1. These quotations, slightly edited, are from the 6th February 1927 entry in Chanji’s Diary, ChD 20: pp. 6-7.

2. As was discussed earlier (see endnote 3 on p. 577), much of this same content (in the two paragraphs below) appeared in the Tiffin Lecture of 28th November 1926, second session, which Meher Baba gave at Lonavala. The correspondences between the source texts for the two lectures (LLBA: 24-11-26, p. 4 and TTL/FF p. 151) are pervasive and extend to many commonalities of verbiage. Now it is possible that Meher Baba gave out the same lecture content twice on these two separate days. But if we are dealing with the content of a single lecture moment that found its way into two separate lecture typescripts, probably Baba gave this material in Lonavala on 28th November 1926, since it is hard to conceive how it could have found its way into LLBA: 28-11-26 otherwise. In this case, Chanji must have decided to insert this bit of content into the 6th February 1927 lecture, since this lecture already contained a discussion of the power of yogis (with the “colored glasses” analogy below), which the discussion of yogic powers and “electricity” could fit in with. In any event, since the two bodies of source material are so closely interrelated, we have used the 28th November 1926 sources to help clarify ambiguous points in the present Tiffin Lecture. For our sources here (TTL/FF p. 151, TTL p. 151, and TLD/FF: 6-2-27 drafts A and B, p. 1) are written imprecisely; and the 28th November source material helps to clear up some of this.

3. The prose of the first few sentences of the “Tiffin Lectures” sources does not make it altogether clear whether the unlimited source of electricity in the air and the unlimited source of electricity in the body are the same or different: “The powers that the Yogis use are from the unlimited source of electricity in air – which is the third layer inside. With these powers of the unlimited source of Electricity in the third layer in their own body, (by means of breath etc.) and the combination of these two powers enable the yogis to bring about the results just as they desire” (TTL/FF p. 151 and TTL p. 151; TLD/FF: 6-2-27 drafts A and B, p. 1 read similarly). The same ambiguity afflicts LLBA: 28-11-26, p. 4. These two sources of electricity must be different from each other, however, since the next sentence there goes on to say: “He has only to think after combining these two sources (of the limited and unlimited) and there is the result – such as, raising the dead . . .”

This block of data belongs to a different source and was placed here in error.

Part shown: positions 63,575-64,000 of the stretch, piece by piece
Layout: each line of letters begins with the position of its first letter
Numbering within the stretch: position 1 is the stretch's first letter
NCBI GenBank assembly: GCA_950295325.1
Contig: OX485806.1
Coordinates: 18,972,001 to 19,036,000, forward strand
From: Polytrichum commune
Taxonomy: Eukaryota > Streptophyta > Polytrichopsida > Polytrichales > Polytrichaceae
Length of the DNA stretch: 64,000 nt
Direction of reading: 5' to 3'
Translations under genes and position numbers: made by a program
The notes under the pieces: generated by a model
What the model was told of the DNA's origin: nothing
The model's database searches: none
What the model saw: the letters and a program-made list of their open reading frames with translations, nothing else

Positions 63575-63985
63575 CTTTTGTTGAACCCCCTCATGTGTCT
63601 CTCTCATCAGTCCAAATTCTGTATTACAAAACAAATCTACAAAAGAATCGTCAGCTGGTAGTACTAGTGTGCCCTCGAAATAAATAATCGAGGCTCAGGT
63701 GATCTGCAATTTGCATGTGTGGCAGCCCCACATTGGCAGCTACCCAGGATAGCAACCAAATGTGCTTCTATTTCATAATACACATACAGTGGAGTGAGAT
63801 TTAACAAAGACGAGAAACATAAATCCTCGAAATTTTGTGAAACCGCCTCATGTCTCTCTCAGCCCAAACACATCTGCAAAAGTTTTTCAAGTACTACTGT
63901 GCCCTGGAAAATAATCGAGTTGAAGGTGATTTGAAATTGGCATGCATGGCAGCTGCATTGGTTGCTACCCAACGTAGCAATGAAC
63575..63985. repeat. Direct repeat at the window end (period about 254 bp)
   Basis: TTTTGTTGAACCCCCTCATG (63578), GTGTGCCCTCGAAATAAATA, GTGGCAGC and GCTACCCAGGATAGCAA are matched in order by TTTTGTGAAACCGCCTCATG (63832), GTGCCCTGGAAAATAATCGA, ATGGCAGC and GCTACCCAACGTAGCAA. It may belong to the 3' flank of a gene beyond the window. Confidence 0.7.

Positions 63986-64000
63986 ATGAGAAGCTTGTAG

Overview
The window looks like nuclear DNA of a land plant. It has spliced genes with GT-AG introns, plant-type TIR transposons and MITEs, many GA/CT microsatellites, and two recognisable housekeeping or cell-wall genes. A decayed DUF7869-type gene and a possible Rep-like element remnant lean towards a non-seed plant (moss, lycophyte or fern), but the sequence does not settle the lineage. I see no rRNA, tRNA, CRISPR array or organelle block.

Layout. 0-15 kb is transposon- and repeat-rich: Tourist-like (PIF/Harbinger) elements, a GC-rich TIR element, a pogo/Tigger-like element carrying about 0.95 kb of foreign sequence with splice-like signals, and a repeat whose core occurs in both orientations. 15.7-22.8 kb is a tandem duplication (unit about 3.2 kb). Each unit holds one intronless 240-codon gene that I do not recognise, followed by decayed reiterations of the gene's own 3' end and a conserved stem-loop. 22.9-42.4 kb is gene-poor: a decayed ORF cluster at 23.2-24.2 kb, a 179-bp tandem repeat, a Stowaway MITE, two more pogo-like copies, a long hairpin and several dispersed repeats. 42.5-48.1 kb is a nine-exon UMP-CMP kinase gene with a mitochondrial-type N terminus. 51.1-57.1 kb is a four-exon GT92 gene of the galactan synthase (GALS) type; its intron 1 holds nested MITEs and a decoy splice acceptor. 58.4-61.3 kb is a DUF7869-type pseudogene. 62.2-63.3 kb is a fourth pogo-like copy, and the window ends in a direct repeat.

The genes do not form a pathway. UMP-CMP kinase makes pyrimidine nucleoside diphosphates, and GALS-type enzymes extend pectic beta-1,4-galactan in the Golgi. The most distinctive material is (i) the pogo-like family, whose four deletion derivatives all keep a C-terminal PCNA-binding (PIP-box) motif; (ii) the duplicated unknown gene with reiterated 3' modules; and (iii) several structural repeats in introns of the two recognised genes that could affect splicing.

4. TTL/FF p. 151, TTL p. 151 and TLD/FF: 6-2-27 draft B, p. 1 refer here to the “unlimited” source of electricity in the third layer of the body; yet TLD/FF: 6-2-27 draft A, p. 1 reads “limited,” and LLBA: 28-11-26, p. 4 says likewise. Clearly “limited” is the correct word here. For the source of electricity in the “air” without is “unlimited.” The yogi, we are further told, combines the “limited” with the “unlimited.” What could the “limited” be, then, except the electricity within his own body? The editors have emended accordingly.

5. The “Tiffin Lectures” sources (TTL/FF p. 153, TTL p. 153, and TLD/FF: 6-2-27 drafts A and B, p. 3) read: “I am in R, I am in B etc.” The editors have supplied the names “Rustom” and “Behramji” as mandali on the scene at the time and likely candidates.

6. TTL/FF p. 153, TTL p. 153, and TLD/FF: 6-2-27 drafts A and B, p. 3 read: “And when it comes down again after realization, it sees its own image in every bubble, as also in the Ocean, that is everywhere he and he, in a drop, in a bubble, in a wave, in different size, shape and form, but he everywhere.”

7. TTL/FF p. 153 and TTL p. 153 read: “‘Because then you would be quite unconscious of the realized self i.e. Mujzoob, . . .”” (TLD/FF: 6-2-27 drafts A and B, p. 3 read similarly). Clearly this has been infelicitously worded, since a Majzūb is fully conscious of the Self; what he is unconscious of is the universe. The editors have emended the sentence accordingly.

8. The original “Tiffin Lectures” text (TTL/FF p. 154, TTL p. 154, and TLD/FF: 6-2-27 draft A, p. 4 & 11-2-27 draft A, p. 1) appears to be garbled, perhaps through the omission of a phrase or phrases: “And to make you i.e. parts of that great body of Truth, as alright and as perfect as others, these ringing of the bell, and calling you to listen to these words of advice . . .” (TLD/FF: 6-2-27 draft B, p. 4 & 11-2-27 draft B, p. 1 reads similarly). It is difficult to determine with certitude what is meant by the phrase “these ringing of the bell,” which appears in the sentence abruptly and ungrammatically. The thought seems to be that Baba, as the divine Doctor, is treating his mandali (the diseased body parts) by giving these lectures, and that he convenes the lectures by ringing a bell. (In reality the “bell” may have been nothing more than a piece of steel hanging from a string which one of the mandali would strike with a mallet.) The passage has been emended according to this reading.